Quasars are puzzling and enigmatic radio sources, believed to be the most brilliant single objects in the universe.
The quasar story began in the early 1960s, when the position of a strong radio source was defined with great accuracy, and its angular diameter was found to be less than one arcsecond. The object’s red shift of the spectral lines indicated a distance of 3,000 million light-years, and it followed that the total luminosity was much greater than that of an average galaxy, even though the appearance was exactly like that of a star.
To astronomers it became clear that they were dealing with an object of entirely new type, and called it quasi-stellar radio source. This name has since been shortened to the term quasar.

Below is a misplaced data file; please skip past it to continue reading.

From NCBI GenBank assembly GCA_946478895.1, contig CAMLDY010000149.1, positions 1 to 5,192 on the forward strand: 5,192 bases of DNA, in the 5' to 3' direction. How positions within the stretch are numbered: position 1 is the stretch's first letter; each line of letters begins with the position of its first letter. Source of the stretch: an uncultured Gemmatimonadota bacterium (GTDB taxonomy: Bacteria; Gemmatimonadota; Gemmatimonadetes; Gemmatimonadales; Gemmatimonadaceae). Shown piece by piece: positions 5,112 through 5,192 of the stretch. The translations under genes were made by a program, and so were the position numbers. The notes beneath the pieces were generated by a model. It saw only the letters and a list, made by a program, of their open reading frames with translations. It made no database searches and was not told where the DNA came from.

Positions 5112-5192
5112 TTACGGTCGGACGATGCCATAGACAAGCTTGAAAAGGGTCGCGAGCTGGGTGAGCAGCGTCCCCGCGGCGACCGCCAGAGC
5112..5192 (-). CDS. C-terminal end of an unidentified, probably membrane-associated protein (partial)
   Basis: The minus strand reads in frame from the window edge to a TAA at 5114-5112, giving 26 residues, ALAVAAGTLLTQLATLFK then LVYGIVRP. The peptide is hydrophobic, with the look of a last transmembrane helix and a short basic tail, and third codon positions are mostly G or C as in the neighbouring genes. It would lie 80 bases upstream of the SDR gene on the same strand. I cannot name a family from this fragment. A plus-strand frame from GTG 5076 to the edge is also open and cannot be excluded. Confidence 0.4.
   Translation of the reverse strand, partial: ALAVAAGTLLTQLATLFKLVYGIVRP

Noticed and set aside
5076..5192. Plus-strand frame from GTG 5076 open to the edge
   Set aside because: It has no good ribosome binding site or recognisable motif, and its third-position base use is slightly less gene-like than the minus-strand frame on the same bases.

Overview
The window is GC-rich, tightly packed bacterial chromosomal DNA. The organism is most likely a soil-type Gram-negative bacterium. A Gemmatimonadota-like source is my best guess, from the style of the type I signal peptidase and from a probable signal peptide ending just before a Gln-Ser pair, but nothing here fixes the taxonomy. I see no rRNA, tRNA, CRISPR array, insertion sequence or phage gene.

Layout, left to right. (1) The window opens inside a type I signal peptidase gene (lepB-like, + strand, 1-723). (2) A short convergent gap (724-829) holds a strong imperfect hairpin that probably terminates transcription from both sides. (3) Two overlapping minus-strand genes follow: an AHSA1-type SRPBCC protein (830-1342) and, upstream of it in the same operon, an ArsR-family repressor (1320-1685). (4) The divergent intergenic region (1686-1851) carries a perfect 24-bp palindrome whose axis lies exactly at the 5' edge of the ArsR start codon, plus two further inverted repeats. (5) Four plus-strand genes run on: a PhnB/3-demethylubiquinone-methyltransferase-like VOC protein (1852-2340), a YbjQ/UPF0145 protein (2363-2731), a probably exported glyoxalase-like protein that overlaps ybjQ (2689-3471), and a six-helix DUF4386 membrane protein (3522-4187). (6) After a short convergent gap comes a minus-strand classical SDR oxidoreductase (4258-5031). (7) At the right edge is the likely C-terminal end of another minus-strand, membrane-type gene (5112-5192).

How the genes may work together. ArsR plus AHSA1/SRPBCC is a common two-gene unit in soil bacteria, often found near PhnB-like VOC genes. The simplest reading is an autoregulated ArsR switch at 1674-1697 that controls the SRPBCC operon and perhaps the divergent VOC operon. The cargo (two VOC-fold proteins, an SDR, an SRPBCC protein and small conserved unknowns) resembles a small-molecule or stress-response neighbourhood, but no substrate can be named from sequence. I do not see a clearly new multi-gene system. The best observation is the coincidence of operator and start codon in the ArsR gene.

3C 273 is the first identified and optically brightest quasar, the super bright nucleus of an “active” galaxy. It is visible with an 8-inch telescope from a dark-sky site, about 5 degrees northwest from Gamma Virginis. The object lies approximately 2,600 million light-years away, and through the telescope it appears like a faint star, with a magnitude that varies between 12 and 13.3.
To locate 3C 273, use the finder map below, that sows a small portion of the constellation Virgo. After you become familiar with the star field inside the red rectangle, switch to the lower-scale map. The quasar’s position is marked with a small circle, close to a 13.4 magnitude star that should be visible with a 8-inch scope.
Finder map – stars to magnitude 8 (map A) and 13.5 (map B).